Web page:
The UK government has made a final order to conditionally approve the £15 billion ($18.8bn) merger of Vodafone and Three.

In a statement yesterday, the Secretary of State approved the proposed merger, subject to certain conditions, including both companies setting up a "National Security Committee" to oversee sensitive work that could affect national security.

“We strongly believe [the merger] will strengthen competition in the UK’s mobile sector and enable a significant step-up in the UK’s mobile network infrastructure,” said Vodafone and Three in a joint statement.

The deal is currently being probed by the UK's Competition and Market Authority (CMA).

Last month, the CMA initiated as expected, a Phase 2 investigation into the deal, noting that it will run until September 18, 2024.

The merger is set to create the UK's biggest telco with more than 27 million customers.

If the deal, which was first announced in October 2022, is given the go-ahead, it will consolidate the UK telco carrier market from four to three, giving consumers less choice, argues the CMA.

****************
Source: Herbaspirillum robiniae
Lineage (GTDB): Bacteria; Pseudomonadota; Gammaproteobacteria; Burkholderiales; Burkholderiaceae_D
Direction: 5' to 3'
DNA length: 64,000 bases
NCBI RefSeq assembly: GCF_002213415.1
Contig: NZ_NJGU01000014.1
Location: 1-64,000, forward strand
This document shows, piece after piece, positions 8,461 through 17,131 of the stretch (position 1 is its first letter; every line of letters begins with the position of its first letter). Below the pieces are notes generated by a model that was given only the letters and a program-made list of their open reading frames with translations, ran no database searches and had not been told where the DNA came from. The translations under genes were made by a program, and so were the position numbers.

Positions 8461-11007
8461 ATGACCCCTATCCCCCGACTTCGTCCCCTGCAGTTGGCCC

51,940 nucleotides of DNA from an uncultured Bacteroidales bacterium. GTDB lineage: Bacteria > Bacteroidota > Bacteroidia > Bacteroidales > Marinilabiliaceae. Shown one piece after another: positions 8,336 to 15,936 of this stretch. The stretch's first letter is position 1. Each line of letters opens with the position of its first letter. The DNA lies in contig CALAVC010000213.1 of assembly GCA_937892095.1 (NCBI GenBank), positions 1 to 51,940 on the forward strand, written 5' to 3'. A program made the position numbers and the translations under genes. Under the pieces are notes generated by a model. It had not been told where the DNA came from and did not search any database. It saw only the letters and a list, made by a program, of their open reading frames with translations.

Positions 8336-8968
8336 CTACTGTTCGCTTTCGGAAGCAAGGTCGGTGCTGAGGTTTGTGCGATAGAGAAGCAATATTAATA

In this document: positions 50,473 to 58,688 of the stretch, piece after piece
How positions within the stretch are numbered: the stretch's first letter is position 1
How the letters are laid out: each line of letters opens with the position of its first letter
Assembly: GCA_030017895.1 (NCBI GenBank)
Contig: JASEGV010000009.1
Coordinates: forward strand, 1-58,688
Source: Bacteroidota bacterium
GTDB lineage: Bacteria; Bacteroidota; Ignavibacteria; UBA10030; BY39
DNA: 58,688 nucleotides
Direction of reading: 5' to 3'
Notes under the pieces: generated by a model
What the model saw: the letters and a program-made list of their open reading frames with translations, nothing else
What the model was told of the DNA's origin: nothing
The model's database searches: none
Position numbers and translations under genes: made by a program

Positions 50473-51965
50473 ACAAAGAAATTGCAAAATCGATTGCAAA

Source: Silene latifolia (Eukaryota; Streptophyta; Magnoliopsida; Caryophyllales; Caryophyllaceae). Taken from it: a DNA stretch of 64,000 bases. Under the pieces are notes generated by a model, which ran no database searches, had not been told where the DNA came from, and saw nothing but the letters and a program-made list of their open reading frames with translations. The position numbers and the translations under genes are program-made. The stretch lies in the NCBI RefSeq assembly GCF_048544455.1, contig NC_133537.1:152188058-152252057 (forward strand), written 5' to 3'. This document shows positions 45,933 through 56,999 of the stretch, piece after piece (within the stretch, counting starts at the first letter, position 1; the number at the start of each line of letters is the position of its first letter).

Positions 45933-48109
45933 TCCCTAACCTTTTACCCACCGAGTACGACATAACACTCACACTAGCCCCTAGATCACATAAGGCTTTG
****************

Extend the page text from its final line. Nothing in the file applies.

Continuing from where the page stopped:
The merger will give Vodafone a 51 percent majority stake in the combined entity, currently labeled as "MergeCo," with CK Hutchison's Three holding the remaining 49 percent.

UK trade union Unite has previously labeled the merger "reckless," and urged the government to intervene. It's said that a deal will lead to job losses to Vodafone and Three UK staff.

Last year, Vodafone announced plans to cut 11,000 jobs worldwide over the next three years.

Earlier this week, Three UK Robert Finnegan said that the merger is key to Three's future.

“I believe that merging with Vodafone is vital to give us the required scale to invest, grow, and compete to create a best-in-class network for the UK," he said.